It is tempting–in view of the coincidence of the third anniversary of the al Aqsa intifada, the tenth anniversary of the Oslo accords, the 30th anniversary of the outbreak of the Yom Kippur War and the 25th anniversary of the Camp David accords that led to Israeli-Egyptian peace–to compare two Israel-Arab conflicts and their outcomes. Will the effect of hundreds of dead, thousands of disabled and billions of dollars that the Israeli public has been paying out since October 2000, ultimately resemble that of the October 1973 trauma? (I’ll leave the questions regarding the Palestinian balance to my Palestinian colleagues.) What has to happen in order for Israelis to reach the conclusion that on the eastern front, like on the southern front, political accommodation with a neighbor offers a better guarantee of security than disputed territories, and that a peace that resembles non-belligerency is better than any kind of war?
It is argued that there is no room to compare the open spaces of Sinai and the Egyptian border, far from the nearest Israeli settlement, with the West Bank and Gaza Strip border, located within primitive mortar range of central Israel. Some say that a peace agreement with a stable and orderly Arab state like Egypt in no way even resembles an agreement with a Palestinian organization that hasn’t decided whether or not it really wants to become a stable and orderly country. They argue that while Egypt concluded that it could not defeat Israel, there are still Palestinian leaders who believe that terrorism can win the struggle against Israel.
The conclusion drawn from an analysis of these distinctions is that Israel cannot permit itself in the foreseeable future to give up strategic territories in the West Bank and Gaza–a conclusion only confirmed by the abortive attempt, in the course of the 1991 Madrid process and the 1993 Oslo agreement, to abandon military solutions in favor of a political option. After Ehud Barak persuaded them that the Palestinians rejected his "generous offer", Israelis have blocked their minds to the argument that terrorist attacks in Tel Aviv are a response to the occupation of Hebron.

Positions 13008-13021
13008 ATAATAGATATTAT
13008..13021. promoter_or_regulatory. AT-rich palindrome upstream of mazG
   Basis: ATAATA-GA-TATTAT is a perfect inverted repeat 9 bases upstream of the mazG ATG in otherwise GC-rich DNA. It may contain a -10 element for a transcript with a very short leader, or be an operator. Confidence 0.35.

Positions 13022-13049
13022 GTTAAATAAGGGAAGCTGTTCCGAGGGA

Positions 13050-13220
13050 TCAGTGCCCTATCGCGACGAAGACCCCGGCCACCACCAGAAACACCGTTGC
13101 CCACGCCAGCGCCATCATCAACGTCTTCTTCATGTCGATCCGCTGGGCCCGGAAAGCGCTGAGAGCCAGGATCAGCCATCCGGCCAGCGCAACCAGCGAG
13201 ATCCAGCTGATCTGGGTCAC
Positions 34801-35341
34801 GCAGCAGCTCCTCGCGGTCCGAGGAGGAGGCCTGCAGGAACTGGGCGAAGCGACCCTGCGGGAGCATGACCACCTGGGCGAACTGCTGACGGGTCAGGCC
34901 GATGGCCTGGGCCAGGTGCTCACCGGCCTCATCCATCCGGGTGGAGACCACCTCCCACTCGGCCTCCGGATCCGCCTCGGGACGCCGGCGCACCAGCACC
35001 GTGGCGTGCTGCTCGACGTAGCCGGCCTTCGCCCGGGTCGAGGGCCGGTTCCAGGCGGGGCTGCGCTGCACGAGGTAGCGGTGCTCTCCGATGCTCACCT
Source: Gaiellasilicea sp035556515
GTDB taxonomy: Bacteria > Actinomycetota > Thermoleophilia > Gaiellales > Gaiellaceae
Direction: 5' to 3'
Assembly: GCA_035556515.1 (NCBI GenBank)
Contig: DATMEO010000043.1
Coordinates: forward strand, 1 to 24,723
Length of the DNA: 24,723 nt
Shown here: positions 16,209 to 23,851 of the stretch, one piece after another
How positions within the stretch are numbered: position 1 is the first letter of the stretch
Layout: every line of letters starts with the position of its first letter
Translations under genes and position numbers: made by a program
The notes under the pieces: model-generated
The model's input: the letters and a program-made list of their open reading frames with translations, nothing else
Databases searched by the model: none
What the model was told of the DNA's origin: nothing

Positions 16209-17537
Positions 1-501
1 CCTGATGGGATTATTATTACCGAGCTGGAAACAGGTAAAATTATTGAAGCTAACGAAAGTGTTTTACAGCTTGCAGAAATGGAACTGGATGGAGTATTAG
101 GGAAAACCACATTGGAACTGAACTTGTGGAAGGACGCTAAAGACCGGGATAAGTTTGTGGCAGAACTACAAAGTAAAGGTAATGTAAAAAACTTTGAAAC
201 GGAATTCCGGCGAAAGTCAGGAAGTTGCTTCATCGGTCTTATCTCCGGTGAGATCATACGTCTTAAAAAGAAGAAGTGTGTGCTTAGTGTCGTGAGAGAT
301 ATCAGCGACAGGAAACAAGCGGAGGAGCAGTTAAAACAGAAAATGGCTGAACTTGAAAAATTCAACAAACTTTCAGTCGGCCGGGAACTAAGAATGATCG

But in order for this comparison to be complete, we must address the time factor. Imagine that Egyptian President Anwar Sadat had waited another quarter of a century before coming to Jerusalem to offer full peace in return for all the territories conquered by Israel from Egypt. Imagine that instead of 6,000 settlers who had moved to Sinai during the ten years between 1967 and Sadat’s historic visit, there were 230,000 Jews in Sinai, who had settled the region in the course of 36 years since the Six Day War. Would the Sharon-Lieberman-Eitam government evacuate Yamit, which in due course would have grown into a city like Maaleh Adummim with tens of thousands of residents? It is certainly possible that under these circumstances Sadat would never have come to Jerusalem, and that Israel, burdened with conflict on its eastern flank and tension on its northern border, would now have to deploy sizeable contingents in its southern theater as well, to confront a large and powerful Arab army. And under these circumstances, Jordan would be hard put to maintain its peace agreement with Israel.
Three years of intifada have opened the eyes of the world, including the United States, to recognize that, as in the case of the Israeli-Egyptian (and Israeli-Syrian) conflict, the Israeli-Palestinian conflict also has two sides: terrorism, and territory. The roadmap, born of the intifada, asserts that the lack of symmetry between the murder of children and the theft of land need not absolve Israel of the obligation to at least dismantle outposts that it itself has determined are illegal and to freeze construction in existing settlements. For the time being the roadmap has reached a dead end due to the Palestinians’ difficulty in dismantling terrorist organizations as if there were no occupation, and the Israelis’ problem with dismantling settlements as if there were no terrorism.
To extricate themselves from this "catch", the Palestinians must overcome domestic constraints and start acting unilaterally against terrorism. Only this will allow domestic and external pressures to force Israel to respond by acting in the territorial dimension and beginning to remove settlements. After three years of useless suffering, there are indications that the Palestinians are beginning to recognize that the horror and the anger generated among Israelis by terrorism override any logical consideration with regard to issues like the demographic danger, economic decline and even damage to quality of life. If these indications are converted into deeds, then the past three years will not have been lost, and thousands of victims will not have died in vain.